Authors: Alice Weatherston
A research team from Ecole Polytechnique Fédérale de Lausanne (EPFL; Switzerland) has discovered an association between the production of lactate and the protection of neurons against excitotoxicity following trauma such as stroke or spinal cord injury. The findings were published in Scientific Reports recently.
Subsequent to acute trauma, neurons are subjected to excessive stimulation from NMDA receptors which interact with glutamate, resulting in a build-up of calcium ions and triggering toxic biochemical pathways that lead to cell damage or death. These receptors are a major medical research focus due to their links with a variety of neurological disorders such as epilepsy, schizophrenia, Parkinson’s and Alzheimer’s, as well as trauma events.
Researchers at EPFL and King Abdullah University of Science and Technology (Thuwal, Saudi Arabia), led by Pierre Magistretti (EPFL) therefore looked to investigate the effects of glutamate on cultured mouse neurons. They utilized the non-invasive imaging technique termed Digital Holographic Microscopy to visualize cell structure and dynamics at a nanometer-resolution. They also examined the role of lactate following previous indications that it may help to protect neurons against excitotoxicity.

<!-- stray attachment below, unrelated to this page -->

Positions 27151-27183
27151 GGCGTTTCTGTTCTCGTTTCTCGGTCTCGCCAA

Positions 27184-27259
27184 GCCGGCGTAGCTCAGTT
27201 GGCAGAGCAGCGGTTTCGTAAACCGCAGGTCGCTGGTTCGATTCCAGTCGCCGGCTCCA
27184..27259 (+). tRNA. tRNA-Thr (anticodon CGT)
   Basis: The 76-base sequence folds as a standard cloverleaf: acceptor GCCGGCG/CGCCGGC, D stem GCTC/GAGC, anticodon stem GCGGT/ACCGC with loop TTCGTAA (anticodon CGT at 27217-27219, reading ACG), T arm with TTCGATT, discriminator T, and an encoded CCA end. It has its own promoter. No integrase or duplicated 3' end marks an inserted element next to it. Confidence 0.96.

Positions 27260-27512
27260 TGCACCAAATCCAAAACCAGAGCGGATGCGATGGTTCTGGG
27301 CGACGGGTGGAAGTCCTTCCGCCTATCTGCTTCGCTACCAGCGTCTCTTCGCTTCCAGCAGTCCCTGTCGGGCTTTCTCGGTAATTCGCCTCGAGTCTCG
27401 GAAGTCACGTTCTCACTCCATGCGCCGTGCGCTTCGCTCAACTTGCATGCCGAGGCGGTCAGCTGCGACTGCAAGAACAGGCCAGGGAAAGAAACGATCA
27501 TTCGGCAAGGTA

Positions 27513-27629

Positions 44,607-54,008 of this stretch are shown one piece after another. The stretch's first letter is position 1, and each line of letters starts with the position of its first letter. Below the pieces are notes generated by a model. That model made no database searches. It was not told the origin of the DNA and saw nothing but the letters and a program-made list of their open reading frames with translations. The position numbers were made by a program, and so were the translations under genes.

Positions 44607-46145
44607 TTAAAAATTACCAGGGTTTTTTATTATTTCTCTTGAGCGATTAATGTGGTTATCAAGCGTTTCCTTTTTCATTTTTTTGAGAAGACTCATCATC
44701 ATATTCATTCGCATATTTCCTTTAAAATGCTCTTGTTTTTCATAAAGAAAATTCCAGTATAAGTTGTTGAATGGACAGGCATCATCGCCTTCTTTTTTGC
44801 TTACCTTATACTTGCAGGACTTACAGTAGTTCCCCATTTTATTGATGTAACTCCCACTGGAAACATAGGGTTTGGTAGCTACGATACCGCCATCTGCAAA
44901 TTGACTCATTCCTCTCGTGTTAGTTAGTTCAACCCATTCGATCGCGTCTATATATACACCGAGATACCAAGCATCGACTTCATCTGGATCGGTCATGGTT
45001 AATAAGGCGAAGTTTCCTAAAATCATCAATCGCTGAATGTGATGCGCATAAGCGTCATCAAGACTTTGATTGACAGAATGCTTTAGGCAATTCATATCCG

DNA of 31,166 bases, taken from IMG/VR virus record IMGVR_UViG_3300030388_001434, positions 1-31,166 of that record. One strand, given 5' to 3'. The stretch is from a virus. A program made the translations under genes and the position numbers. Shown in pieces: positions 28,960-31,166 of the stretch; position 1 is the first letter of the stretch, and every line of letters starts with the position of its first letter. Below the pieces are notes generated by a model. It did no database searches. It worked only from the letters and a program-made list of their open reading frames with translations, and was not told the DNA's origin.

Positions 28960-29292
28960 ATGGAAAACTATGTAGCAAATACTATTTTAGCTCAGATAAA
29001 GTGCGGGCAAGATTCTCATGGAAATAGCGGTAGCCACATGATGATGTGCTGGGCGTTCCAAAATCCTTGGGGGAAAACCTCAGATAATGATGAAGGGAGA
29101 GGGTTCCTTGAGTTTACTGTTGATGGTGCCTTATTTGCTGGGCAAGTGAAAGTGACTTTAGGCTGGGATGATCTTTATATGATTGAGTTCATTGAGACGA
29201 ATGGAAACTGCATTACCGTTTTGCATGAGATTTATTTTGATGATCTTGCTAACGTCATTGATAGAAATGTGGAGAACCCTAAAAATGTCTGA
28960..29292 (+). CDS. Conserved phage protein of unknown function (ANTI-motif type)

The effects of glutamate, with and without lactate, were tested on the cultured mouse neurons. The results revealed that glutamate killed approximately 65% of neurons when there was no presence of lactate, however the additions of lactate reduced the loss of neurons to approximately 32%.
The team then determined the mechanism behind the neuroprotective properties of lactate by using a range of different receptor blockers on the mouse neurons. The analysis indicated that lactate is responsible for triggering the production of ATP and the consequential signalling cascade of defence mechanisms against the overactivation of the NMDA receptor.
The study’s findings help to advance our understanding of neuroprotection, which could provide further research pathways for the development of pharmacological approaches for reducing the damage caused by trauma.